Patents may be granted for inventions in any field of technology, from an everyday kitchen utensil to a nanotechnology chip. An invention can be a product – such as a chemical compound, or a process, for example – or a process for producing a specific chemical compound. Many products in fact contain a number of inventions. For example, a laptop computer can involve hundreds of inventions, working together.
Patent protection is granted for a limited period, generally 20 years from the filing date of the application.
Patents are territorial rights. In general, the exclusive rights are only applicable in the country or region in which a patent has been filed and granted, in accordance with the law of that country or region.
Patent rights are usually enforced in a court on the initiative of the right owner. In most systems a court of law has the authority to stop patent infringement. However the main responsibility for monitoring, identifying, and taking action against infringers of a patent lies with the patent owner.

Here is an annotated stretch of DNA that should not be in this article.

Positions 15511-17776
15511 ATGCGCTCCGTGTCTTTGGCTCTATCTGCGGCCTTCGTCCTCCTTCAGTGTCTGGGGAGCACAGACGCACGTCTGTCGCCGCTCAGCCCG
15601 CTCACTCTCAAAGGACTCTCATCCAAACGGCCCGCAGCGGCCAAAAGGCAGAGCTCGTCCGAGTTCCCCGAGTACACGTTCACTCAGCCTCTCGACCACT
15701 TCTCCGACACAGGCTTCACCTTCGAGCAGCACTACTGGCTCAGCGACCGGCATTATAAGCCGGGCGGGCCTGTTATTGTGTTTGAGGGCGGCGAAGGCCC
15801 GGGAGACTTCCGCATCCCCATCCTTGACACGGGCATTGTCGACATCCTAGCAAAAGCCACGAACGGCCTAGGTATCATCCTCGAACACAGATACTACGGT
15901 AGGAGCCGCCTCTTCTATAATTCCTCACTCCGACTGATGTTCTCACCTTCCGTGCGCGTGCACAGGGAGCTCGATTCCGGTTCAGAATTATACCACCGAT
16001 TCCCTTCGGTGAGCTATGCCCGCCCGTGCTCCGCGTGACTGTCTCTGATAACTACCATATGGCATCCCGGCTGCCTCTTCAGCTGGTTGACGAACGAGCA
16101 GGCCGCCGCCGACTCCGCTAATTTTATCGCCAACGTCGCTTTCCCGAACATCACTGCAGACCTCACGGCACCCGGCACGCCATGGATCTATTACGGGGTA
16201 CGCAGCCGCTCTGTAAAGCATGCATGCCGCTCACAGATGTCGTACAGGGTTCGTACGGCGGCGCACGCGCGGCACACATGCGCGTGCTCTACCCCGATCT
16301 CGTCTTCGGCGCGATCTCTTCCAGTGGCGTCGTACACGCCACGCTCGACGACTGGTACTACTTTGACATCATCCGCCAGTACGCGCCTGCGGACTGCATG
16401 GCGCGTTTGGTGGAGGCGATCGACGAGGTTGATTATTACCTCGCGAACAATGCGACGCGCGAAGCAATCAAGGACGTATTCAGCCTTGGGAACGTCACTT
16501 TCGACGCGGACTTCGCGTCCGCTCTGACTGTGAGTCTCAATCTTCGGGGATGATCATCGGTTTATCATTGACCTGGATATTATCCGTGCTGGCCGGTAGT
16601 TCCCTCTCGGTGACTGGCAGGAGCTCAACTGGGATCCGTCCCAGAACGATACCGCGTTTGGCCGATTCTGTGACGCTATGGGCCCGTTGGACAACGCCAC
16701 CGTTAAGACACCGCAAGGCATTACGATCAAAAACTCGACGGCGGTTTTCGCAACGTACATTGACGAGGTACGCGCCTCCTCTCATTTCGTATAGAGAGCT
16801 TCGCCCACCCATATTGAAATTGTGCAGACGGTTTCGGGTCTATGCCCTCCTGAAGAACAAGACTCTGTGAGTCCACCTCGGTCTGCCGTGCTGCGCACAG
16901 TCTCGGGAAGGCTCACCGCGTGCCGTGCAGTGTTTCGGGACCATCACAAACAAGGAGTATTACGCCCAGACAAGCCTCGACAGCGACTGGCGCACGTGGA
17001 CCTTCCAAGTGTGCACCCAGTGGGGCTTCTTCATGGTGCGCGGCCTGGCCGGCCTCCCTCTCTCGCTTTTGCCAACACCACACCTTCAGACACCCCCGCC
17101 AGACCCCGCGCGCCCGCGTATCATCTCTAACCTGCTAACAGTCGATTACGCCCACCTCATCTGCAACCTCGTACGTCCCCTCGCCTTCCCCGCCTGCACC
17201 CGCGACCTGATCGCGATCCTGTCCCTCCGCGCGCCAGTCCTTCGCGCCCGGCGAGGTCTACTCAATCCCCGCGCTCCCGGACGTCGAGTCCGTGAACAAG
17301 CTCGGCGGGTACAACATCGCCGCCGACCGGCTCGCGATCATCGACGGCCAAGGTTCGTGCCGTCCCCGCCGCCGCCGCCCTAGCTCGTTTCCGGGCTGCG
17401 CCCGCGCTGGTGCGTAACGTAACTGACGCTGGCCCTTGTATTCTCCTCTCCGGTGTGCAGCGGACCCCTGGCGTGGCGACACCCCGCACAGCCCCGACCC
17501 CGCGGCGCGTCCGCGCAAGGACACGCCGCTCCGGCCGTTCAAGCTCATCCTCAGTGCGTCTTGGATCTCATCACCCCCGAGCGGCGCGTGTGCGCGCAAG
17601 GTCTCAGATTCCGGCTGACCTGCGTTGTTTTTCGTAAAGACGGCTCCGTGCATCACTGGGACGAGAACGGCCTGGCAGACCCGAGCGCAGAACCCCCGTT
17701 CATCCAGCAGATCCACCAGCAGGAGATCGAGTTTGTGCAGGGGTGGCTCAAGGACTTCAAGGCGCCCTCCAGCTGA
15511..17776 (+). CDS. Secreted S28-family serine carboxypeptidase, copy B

Licensing a patent simply means that the patent owner grants permission to another individual/organization to make, use, sell etc. his/her patented invention. This takes place according to agreed terms and conditions (for example, defining the amount and type of payment to be made by the licensee to the licensor), for a defined purpose, in a defined territory, and for an agreed period of time.
A patent owner may grant a license to a third party for many reasons. The patent owner may not have the necessary manufacturing facilities, for example, and therefore opts to allow others to make and sell his/her patented invention in return for “royalty” payments. Alternatively, a patent owner may have manufacturing facilities, but they may not be large enough to cover market demand. In this case, he/she may be interested in licensing the patent to another manufacturer in order to benefit from another income stream. Another possible situation is one in which the patent owner wishes to concentrate on one geographic market; therefore the patent owner may choose to grant a license to another individual/organization, with interests in other geographical markets. Entering into a licensing agreement can help to build a mutually-beneficial business relationship.